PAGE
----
Food & Wine of Italy’s Adriatic Coast: Exploring Marche, Pt. 2
Mozzarella cheese is a typical Italian appetizer, shown here at Marche Locanda Ca’ Andreana restaurant. Photo credit: Bob Cooper
Tuscany is renowned for its food and wine, but the culinary traditions of the Marche region just next door have yet to be discovered by international tourists.
While naturally delicious, the Marche region focuses on nutritious local foods that just might hold the key to a long life—Europe’s oldest woman is a Marche resident.
In part two of his series (read part one on art and culture here), Bob Cooper reports on this Italian region’s food and wine traditions.
A central Adriatic location and mild climate has made Marche one of Italy’s most productive regions for agriculture, viticulture, ranching and fishing. The locavore movement—fresh, local and sustainable—is how it’s always been done there.
Sampling the cuisine needn’t involve white tablecloths. Case in point: I stopped at a Shell station mini-mart and gasped. Inside were hundreds of freshly made ciabatta sandwiches, an espresso bar, packages of gourmet pasta and fine wines.
Italians take their food and wine seriously. You can spend a small fortune on truffles, sniffed out by dogs in the subsoil of Marche forests in the summer and fall, at the top restaurants.
Or you can stick to pizza—sold at family-friendly prices just like in the U.S., though it’s tastier. But it’s best to try it all.
Marche has a 110-mile coastline, so any observations about the cuisine must start with seafood. The most fish arrive on shore in the Marche’s southernmost coastal town, San Benedetto del Tronto, as it’s Italy’s second-busiest fishing port.
Nicknamed “Little Miami,” the town has a long beach fringed by 7,000 palm trees, as well as affordable beach hotels and seafood restaurants. A fish market, historic fishing district and fishing museum add to the town’s nautical theme.
The most memorable seafood dining experience, however, is found up the coast in Portonova at Fortino Napoleonico. In case the name doesn’t give it away, this restaurant (and four-star hotel) is housed on two levels of an 1811 brick sea fort built on Napoleon’s orders. The cannons are still there—scattered around among several indoor and outdoor dining areas.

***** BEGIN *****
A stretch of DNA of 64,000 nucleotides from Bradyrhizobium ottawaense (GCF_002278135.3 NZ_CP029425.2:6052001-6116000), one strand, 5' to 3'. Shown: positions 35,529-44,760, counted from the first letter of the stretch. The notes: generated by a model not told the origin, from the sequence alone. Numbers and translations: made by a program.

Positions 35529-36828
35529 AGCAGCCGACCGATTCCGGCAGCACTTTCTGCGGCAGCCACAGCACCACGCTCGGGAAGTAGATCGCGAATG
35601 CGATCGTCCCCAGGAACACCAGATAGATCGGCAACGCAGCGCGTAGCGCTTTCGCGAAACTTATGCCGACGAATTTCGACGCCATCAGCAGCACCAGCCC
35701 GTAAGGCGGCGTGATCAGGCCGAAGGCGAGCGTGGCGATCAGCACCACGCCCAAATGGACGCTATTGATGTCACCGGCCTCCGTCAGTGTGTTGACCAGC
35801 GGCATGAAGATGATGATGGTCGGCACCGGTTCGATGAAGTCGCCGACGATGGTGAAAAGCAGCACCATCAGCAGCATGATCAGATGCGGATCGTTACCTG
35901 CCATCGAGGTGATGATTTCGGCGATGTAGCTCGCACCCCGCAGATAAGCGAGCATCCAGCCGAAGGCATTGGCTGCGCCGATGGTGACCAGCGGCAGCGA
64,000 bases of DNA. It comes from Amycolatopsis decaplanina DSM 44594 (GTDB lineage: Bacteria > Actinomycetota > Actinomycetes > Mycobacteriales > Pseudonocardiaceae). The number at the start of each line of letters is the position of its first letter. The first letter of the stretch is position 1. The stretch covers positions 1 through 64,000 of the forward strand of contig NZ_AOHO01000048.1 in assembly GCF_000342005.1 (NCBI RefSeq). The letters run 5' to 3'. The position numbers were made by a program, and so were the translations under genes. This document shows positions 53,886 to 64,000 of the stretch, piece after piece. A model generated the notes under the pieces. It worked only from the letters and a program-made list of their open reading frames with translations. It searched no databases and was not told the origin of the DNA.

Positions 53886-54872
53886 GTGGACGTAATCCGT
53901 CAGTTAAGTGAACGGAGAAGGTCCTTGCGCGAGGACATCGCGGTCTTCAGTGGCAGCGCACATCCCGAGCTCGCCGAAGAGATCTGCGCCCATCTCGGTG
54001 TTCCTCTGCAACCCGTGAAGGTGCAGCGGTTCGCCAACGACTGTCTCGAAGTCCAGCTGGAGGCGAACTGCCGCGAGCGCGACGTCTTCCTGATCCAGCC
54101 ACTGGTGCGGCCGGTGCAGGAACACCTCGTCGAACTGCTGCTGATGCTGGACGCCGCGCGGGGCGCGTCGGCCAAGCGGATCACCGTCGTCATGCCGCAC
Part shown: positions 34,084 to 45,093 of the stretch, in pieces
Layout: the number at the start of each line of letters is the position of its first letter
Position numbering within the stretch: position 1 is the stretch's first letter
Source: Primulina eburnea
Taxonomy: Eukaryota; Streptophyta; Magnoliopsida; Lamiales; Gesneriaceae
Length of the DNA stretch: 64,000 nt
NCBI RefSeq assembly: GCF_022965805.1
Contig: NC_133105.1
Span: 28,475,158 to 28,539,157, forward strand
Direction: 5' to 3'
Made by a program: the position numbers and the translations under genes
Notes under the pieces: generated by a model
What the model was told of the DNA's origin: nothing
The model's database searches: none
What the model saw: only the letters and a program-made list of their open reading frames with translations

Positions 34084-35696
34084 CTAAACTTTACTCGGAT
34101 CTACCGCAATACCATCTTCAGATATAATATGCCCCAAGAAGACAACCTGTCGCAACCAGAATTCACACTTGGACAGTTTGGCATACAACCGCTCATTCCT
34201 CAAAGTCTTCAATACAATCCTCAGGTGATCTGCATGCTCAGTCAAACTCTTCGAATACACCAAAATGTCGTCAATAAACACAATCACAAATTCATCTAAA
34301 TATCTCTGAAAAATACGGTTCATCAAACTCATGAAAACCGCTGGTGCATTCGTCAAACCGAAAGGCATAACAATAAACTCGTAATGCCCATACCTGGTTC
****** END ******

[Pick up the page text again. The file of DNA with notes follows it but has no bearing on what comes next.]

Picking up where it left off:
On a typical night, the menu might offer Marche specialties using local mussels, clams, scampi, swordfish and weevers (a Mediterranean fish). Jazz, rock and accordion music were all performed in different corners of the sprawling restaurant the night I visited.
Head into the inland hills and you’re sure to notice wineries and tasting rooms, none more exhilarating than Domodimonti Natural Wines. They are “natural” in that most of the standards of organic viticulture are exceeded, with the use of hand-picked grapes, no acid adjustments, no added sugar and rigorous conservation practices..
Just as intoxicating are views of the vineyards from the winery’s terrace and the formal restaurant above it, which cling to a steep hillside.
Wineries are popular throughout Italy for good reason, as Italians consume nearly 10 times more wine per person than Americans.
Like Domodimonti, the Michelin-star Symposium restaurant also doubles as a small inn, but this gem is hidden not in the hills, but in deep woods on a winding country road. Tall windows look out onto flower gardens. Waiters navigate the three-room, 25,000-bottle cellar for a meal’s wine pairing.
As is customary in Marche, risotto is served first and salad is nearly last, just before dessert. Symposium has live music that is occasionally overshadowed by the festive crowd. Two opera singers sang arias the night I visited, while a large group in the adjacent dining room belted out Italian songs in less polished (but equally spirited) voices.
Another Marche restaurant/inn at the end of a long and winding road, Locanda Ca’ Andreana (near Urbino), is very different, but the food is just as good. All of it is organic and most comes from the surrounding fields or within a few miles.
Specialties include fried zucchini flowers, spinach cubes, handmade ravioli, free-range rabbit, and cheeses aged in straw. The building is a replica of a 16th-century country restaurant that once occupied the site.
A similar experience is found in central Marche at Il Casino del Marchese, which draws most of its menu ingredients from an 80-year-old sustainable family farm and cheese factory down the hill. It’s received awards for its all-natural buffalo cheeses and yogurts (water buffaloes are part of the 300-animal herd tended at the farm) and nothing you eat was made more than 48 hours ago.
The restaurant is housed in a 14th-century, arched-ceiling farmhouse, where cows once slept downstairs to generate heat to the bedrooms above—a medieval version of sustainable energy.
Whether the food, wine and culinary traditions of Marche have a direct effect on its boasting the longest life expectancy in Europe is hard to say. Europe’s oldest woman—a 112-year-old whose 104-year-old sister cooks for her—lives in a Marche village. But the long tradition of fresh, organic foods and wines with meals cannot hurt.
So, besides adding richness to your life, a culinary visit to Marche might just add length as well.
Text and photos by Bob Cooper for PeterGreenberg.com. Bob Cooper (www.bob-cooper.com) has written for Continental, Away.com and many other travel magazines and websites.
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